Review: Blackwood by Gwenda Bond

Blackwood
By Gwenda Bond
416 Pages
Published by Strange Chemistry
Publication Date: September 4, 2012 (expected)
Source: NetGalley

From Goodreads:

On Roanoke Island, the legend of the 114 people who mysteriously vanished from the Lost Colony hundreds of years ago is just an outdoor drama for the tourists, a story people tell. But when the island faces the sudden disappearance of 114 people now, an unlikely pair of 17-year-olds may be the only hope of bringing them back.

Miranda, a misfit girl from the island’s most infamous family, and Phillips, an exiled teen criminal who hears the voices of the dead, must dodge everyone from federal agents to long-dead alchemists as they work to uncover the secrets of the new Lost Colony. The one thing they can’t dodge is each other.

Blackwood is a dark, witty coming of age story that combines America’s oldest mystery with a thoroughly contemporary romance.

Hm, Blackwood. I’m so torn on how I feel about this book that I’m not even sure how I want to review it, so this may be a little disjointed.

First of all, as soon as I saw that it took place on Roanoke Island & involved the disappearances of the colonists I was all over it like a history nerd on a Ken Burns documentary (ironically, I’m also like a history nerd on a Ken Burns documentary when I watch a Ken Burns documentary). To me, this is one of the most fascinating mysteries of  our country’s history. I will watch or read anything that I see on it.

I felt that it started off a little info dumpy, and that continued for a while. I don’t think it was a failure of the writing, I just think that there was a lot of back story and it would have been a total doorstopper of a book if the author didn’t just lay it all out for the reader. That said, it did make me a bit shifty & restless. It improved once the story picked up, though, so that was good. It was kind of convoluted initially because there were a bunch of different angles that all needed to tie together, but once things really got rolling I caught on.

My main problem with the story was that I really didn’t like anyone except for Phillips and Sidekick, and since Sidekick is a dog he doesn’t actually have any dialogue. Phillips is basically a sweetheart. He’s got a bit of a rebellious bad boy streak, but nothing too bad. More of a scamp than a true delinquent. And he is very, very good to Miranda when frankly he could have just kicked her straight to the curb. Everyone other than Phillips I kind of found to be either annoying, bland, or stupid. As for Miranda, I thought she was pretty meh overall. Not awful, but not the kind of character that makes me want to get all fist pumpy and root for her. She puts off the attitude of someone who believes that she is strong but she doesn’t really come off as particularly strong. And the “frak” as a swear word thing got tiresome really, really quickly. After about the fifth time I was starting to get homicidal.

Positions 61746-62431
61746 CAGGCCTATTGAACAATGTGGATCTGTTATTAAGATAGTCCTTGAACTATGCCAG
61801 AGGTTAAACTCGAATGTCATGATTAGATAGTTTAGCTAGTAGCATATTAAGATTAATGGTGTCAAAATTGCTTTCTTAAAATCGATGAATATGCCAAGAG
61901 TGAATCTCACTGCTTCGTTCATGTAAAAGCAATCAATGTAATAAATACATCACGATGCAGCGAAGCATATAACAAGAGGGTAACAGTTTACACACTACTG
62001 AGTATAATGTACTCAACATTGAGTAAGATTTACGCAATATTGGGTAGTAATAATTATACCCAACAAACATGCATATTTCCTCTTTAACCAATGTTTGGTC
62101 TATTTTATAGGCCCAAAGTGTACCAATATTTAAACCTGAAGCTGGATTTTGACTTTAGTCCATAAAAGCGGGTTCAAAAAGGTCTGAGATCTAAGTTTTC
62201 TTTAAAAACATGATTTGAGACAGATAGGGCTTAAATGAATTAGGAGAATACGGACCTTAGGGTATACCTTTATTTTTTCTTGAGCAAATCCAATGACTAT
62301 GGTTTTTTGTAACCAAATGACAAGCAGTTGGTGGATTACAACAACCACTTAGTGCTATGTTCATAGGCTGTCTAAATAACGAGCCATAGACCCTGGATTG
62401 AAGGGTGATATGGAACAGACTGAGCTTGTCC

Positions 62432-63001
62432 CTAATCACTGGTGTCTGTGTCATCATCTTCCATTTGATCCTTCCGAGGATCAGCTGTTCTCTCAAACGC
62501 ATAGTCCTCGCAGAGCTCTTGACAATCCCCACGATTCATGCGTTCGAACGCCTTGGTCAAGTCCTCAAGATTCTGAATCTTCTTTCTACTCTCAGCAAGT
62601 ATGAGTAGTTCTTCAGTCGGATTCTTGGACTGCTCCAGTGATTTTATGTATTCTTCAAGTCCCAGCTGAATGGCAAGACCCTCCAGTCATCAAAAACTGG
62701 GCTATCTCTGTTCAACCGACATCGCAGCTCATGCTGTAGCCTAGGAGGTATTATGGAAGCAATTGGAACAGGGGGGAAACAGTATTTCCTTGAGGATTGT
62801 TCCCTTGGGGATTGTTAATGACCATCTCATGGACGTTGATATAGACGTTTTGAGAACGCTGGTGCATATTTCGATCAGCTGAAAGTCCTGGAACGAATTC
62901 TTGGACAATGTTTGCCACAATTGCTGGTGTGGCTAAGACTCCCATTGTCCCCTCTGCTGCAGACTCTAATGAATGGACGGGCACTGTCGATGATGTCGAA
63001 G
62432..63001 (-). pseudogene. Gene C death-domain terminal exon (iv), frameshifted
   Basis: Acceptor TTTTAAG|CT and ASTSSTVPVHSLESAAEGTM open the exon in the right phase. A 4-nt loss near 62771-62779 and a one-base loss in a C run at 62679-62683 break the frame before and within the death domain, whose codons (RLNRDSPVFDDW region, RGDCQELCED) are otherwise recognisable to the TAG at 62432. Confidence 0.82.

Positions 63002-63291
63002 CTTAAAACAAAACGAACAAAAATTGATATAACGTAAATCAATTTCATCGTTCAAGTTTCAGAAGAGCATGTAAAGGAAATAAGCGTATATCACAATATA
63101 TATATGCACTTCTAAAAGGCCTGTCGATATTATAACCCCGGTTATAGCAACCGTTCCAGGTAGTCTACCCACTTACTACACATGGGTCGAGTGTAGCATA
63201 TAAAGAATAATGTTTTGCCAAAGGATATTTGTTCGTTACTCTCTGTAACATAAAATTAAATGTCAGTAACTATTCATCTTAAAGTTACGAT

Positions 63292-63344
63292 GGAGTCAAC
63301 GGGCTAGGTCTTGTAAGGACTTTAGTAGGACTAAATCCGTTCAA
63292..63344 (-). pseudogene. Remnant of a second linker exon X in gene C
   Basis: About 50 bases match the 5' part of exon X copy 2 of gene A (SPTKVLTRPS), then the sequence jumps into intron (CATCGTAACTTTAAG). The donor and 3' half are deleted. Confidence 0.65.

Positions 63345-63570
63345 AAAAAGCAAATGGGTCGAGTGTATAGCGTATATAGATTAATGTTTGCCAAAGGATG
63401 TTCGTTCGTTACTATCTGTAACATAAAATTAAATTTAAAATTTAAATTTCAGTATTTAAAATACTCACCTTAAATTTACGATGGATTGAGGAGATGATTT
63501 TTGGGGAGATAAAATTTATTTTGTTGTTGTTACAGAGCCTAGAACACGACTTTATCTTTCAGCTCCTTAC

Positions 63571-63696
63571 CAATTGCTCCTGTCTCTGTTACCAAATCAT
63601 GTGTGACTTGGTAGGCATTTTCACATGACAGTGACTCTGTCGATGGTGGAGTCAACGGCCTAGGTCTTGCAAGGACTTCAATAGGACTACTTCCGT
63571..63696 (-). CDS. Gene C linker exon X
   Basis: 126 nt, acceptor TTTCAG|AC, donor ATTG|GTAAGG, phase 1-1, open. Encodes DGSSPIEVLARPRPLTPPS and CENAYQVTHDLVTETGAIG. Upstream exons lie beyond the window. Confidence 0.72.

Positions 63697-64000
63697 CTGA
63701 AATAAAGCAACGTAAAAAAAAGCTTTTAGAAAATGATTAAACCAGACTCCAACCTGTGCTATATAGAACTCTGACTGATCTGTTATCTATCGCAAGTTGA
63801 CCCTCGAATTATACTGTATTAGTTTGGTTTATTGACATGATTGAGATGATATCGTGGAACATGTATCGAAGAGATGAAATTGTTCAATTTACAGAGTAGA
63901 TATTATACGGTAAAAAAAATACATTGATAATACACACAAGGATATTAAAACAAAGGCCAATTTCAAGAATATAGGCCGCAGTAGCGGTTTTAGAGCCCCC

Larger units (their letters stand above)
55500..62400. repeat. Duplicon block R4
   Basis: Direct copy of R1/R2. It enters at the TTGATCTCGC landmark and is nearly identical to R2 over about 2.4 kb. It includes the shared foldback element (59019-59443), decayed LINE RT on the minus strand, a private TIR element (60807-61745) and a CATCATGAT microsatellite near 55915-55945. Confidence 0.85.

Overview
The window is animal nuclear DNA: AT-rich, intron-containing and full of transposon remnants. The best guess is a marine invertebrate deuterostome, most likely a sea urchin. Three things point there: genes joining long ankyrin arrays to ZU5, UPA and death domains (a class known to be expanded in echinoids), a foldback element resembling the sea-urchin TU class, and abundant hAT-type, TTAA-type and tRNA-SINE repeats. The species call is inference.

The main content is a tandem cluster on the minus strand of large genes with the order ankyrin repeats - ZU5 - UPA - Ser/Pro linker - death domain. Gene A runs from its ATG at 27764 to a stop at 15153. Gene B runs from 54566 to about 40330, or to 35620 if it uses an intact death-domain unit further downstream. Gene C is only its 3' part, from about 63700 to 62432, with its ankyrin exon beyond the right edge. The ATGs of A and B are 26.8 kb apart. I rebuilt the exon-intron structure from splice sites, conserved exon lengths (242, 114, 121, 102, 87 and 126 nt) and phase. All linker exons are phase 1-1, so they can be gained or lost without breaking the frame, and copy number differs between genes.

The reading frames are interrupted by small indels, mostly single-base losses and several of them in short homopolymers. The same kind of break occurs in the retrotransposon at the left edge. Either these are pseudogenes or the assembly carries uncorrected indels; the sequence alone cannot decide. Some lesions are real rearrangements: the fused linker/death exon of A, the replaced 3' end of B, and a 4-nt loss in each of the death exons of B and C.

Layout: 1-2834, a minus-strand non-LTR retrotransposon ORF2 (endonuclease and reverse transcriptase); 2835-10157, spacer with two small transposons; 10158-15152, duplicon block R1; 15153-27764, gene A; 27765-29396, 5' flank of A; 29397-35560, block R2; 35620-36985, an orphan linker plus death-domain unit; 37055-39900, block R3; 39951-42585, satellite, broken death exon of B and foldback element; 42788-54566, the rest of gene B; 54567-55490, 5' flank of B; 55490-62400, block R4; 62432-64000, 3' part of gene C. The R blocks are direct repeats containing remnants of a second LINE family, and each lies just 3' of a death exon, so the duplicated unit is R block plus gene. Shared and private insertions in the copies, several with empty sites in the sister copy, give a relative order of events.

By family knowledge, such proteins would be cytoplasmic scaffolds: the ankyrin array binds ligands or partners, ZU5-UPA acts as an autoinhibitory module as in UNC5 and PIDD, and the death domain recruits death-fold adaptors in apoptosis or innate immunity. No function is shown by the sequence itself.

Say frak again, motherfrakker.

Oh, and there was one particular plot point toward the end that SKEEVED ME RIGHT THE HELL OUT. Like, sincerely awkwardly uncomfortable. I assume that was the intent, but it just came off as totally ew. Maybe a little too much ew.

Lest I come off as too negative, I didn’t really dislike the book. There wasn’t a point where I thought, “Well, I’m not going to finish this.” The story itself was interesting enough that I wanted to see where it went, how things played out and how the current people tied into the lost colonists. I felt like the explanation was an interesting idea, even if I didn’t like everything about how it was presented.

3/5 Stars

 

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4 Comments

  1. Hmm, see, I’d normally be on this like white on rice. US history (history of all sorts, really) fascinates me, especially mysteries like Roanoke.) It’s too bad it didn’t really click with you! I also hate when words get over-used – it’s like Jesus people, use a thesaurus! Haha.

    Reply
  2. Holla, for history nerds!! Woot! I am fascinated by the lost colony of Roanoke. So the book sounds awesome. This seems like a case of good story, blah characters. It’s hard to truly love a story of you don’t have characters to root for. Sorry this didn’t live up to its awesome potential. Great review!

    Reply
  3. I, also, am very much fascinated by the mystery of what happened to the colonists who settled on Roanoke Island. The premise behind this book sounds interesting – connecting the past to the present. But I appreciate how you pointed out the aspects of this book that didn’t quite work for you. Characterization is huge for me, so if you couldn’t connect to one of the main characters, that makes me hesitant to look into this book.

    Reply
  4. I’m a total Ken Burn’s nerd too:) I like the historical mystery aspect of this but for some reason I just wasn’t enthused over it. I really don’t care for the cover either. Is it at all relevant to the story?

    Awesome Samuel Jackson/ Pulp Fiction reference btw:)

    Reply

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